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Madame Defarge, from which one might have
predicated that she did not often make mistakes
against herself in any of the reckonings over
which she presided. Madame Defarge being
sensitive to cold, was wrapped in fur, and had a
quantity of bright shawl twined about her head,
though not to the concealment of her large
earrings. Her knitting was before her, but she had
laid it down to pick her teeth with a toothpick.
Thus engaged, with her right elbow supported by
her left hand, Madame Defarge said nothing
when her lord came in, but coughed just one
grain of cough. This, in combination with the
lifting of her darkly defined eyebrows over her
toothpick by the breadth of a line, suggested to
her husband that he would do well to look round
the shop among the customers, for any new
customer who had dropped in while he stepped over
the way.

The wine-shop keeper accordingly rolled his
eyes about, until they rested upon an elderly
gentleman and a young lady, who were seated in
a corner. Other company were there: two playing
cards, two playing dominoes, three standing by
the counter lengthening out a short supply of
wine. As he passed behind the counter, he took
notice that the elderly gentleman said in a look
to the young lady, "This is our man."

"What the devil do you do in that galley
there!" said Monsieur Defarge to himself; "I
don't know you."

But, he feigned not to notice the two strangers,
and fell into discourse with the triumvirate of
customers who were drinking at the counter.

"How goes it, Jacques?" said one of these
three to Monsieur Defarge. "Is all the spilt
wine swallowed?"

"Every drop, Jacques," answered Monsieur

When this interchange of Christian name was
effected, Madame Defarge, picking her teeth with
her toothpick, coughed another grain of cough,
and raised her eyebrows by the breadth of another

"It is not often," said the second of the three,
addressing Monsieur Defarge, "that many of these
miserable beasts know the taste of wine, or of
anything but black bread and death. Is it not
so, Jacques?"

"It is so, Jacques," Monsieur Defarge

At this second interchange of the Christian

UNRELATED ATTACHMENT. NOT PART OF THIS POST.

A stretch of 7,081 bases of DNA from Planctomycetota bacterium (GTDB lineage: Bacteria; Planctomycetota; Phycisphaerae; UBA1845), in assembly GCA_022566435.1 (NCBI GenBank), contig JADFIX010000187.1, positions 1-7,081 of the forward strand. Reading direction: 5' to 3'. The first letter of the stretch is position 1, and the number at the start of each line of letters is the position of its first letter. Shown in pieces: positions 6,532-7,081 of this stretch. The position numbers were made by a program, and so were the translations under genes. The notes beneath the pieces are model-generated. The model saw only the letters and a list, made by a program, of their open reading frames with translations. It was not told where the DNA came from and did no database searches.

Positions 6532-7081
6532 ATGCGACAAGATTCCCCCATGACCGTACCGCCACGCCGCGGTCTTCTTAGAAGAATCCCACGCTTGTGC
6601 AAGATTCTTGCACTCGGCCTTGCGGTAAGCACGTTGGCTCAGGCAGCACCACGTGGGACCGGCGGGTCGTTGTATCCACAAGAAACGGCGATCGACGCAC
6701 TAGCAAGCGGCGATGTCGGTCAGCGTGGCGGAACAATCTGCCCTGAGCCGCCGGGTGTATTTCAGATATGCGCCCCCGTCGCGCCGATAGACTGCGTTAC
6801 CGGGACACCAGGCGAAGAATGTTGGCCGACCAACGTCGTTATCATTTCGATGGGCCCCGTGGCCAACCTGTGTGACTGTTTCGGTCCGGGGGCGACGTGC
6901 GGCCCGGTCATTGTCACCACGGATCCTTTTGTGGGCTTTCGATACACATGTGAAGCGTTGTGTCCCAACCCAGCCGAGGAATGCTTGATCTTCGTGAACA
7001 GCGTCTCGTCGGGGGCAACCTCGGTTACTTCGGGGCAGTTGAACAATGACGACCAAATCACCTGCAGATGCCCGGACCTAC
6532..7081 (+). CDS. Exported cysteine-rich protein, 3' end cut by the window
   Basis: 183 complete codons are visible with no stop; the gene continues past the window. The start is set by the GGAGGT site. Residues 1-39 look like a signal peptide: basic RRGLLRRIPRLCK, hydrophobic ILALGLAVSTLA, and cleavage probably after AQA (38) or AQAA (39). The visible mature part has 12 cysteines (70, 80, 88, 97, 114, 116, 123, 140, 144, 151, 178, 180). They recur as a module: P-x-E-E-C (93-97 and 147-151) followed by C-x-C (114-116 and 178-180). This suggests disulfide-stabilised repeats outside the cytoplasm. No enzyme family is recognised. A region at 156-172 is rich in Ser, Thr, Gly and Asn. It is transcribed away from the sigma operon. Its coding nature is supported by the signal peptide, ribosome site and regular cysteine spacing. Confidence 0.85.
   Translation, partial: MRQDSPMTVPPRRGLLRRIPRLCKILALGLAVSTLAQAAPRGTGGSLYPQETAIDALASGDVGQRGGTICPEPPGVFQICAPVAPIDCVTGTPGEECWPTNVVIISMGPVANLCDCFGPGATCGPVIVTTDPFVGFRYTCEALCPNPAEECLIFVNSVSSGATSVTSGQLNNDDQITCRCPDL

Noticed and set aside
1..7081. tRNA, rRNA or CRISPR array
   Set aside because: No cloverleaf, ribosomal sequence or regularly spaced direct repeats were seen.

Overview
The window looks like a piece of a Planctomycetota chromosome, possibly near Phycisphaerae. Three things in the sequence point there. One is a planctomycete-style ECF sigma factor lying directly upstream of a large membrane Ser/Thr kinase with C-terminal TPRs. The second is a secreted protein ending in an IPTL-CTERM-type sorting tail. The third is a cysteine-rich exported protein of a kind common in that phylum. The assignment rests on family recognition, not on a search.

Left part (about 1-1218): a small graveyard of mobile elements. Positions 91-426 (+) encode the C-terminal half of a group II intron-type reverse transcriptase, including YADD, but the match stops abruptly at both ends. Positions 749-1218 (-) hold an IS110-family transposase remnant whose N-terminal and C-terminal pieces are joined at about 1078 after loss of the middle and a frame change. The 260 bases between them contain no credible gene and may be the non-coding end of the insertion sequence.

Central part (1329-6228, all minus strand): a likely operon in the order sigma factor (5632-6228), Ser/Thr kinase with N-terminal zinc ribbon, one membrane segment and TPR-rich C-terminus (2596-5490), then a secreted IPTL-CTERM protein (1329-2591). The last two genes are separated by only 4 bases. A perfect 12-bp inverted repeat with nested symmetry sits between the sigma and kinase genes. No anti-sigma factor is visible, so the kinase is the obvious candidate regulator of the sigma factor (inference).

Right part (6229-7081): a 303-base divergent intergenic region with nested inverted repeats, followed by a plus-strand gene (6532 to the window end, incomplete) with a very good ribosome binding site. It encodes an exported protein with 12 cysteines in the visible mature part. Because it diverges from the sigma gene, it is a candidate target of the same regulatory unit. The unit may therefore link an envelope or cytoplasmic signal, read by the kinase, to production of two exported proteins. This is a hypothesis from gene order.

name, Madame Defarge, still using her
toothpick with profound composure, coughed
another grain of cough, and raised her eyebrows
by the breadth of another line.

The last of the three now said his say, as he
put down his empty drinking vessel and smacked
his lips.

"Ah! So much the worse! A bitter taste
it is that such poor cattle always have in their
mouths, and hard lives they live, Jacques. Am I
right, Jacques?"

"You are right, Jacques," was the response
of Monsieur Defarge.

This third interchange of the Christian name
was completed at the moment when Madame
Defarge put her toothpick by, kept her eyebrows
up, and slightly rustled in her seat.

"Hold then! True!" muttered her husband.
"Gentlemenmy wife!"

The three customers pulled off their hats to
Madame Defarge, with three flourishes. She
acknowledged their homage by bending her head,
and giving them a quick look. Then she
glanced in a casual manner round the wine-shop,
took up her knitting with great apparent calmness
and repose of spirit, and became absorbed
in it.

"Gentlemen," said her husband, who had kept
his bright eye observantly upon her, "good day.
The chamber, furnished bachelor-fashion, that
you wished to see, and were inquiring for when
I stepped out, is on the fifth floor. The doorway
of the staircase gives on the little courtyard
close to the left here," pointing with his
hand, "near to the window of my establishment.
But, now that I remember, one of you has already
been there, and can show the way. Gentlemen,

They paid for their wine, and left the place.
The eyes of Monsieur Defarge were studying his
wife at her knitting, when the elderly gentleman
advanced from his corner, and begged the favour
of a word.

"Willingly, sir," said Monsieur Defarge, and
quietly stepped with him to the door.

Their conference was very short, but very
decided. Almost at the first word, Monsieur
Defarge started and became deeply attentive. It
had not lasted a minute, when he nodded and
went out. The gentleman then beckoned to
the young lady, and they, too, went out.
Madame Defarge knitted with nimble fingers and
steady eyebrows, and saw nothing.

Mr. Jarvis Lorry and Miss Manette, emerging
from the wine-shop thus, joined Monsieur
Defarge in the doorway to which he had directed
his other company just before. It opened from
a stinking little black court-yard, and was the
general public entrance to a great pile of houses,
inhabited by a great number of people. In the
gloomy tile-paved entry to the gloomy tile-
paved staircase, Monsieur Defarge bent down on
one knee to the child of his old master, and put
her hand to his lips. It was a gentle action,
but not at all gently done; a very remarkable
transformation had come over him in a few
seconds. He had no good-humour in his face,
nor any openness of aspect left, but had become
a secret, angry, dangerous man.

"It is very high; it is a little difficult.
Better to begin slowly." Thus, Monsieur
Defarge, in a stern voice, to Mr. Lorry, as they
began ascending the stairs.

"Is he alone?" the latter whispered.

"Alone! God help him who should be with
him!" said the other, in the same low voice.

"Is he always alone, then?"


"Of his own desire?"

"Of his own necessity. As he was, when I
first saw him after they found me and
demanded to know if I would take him, and, at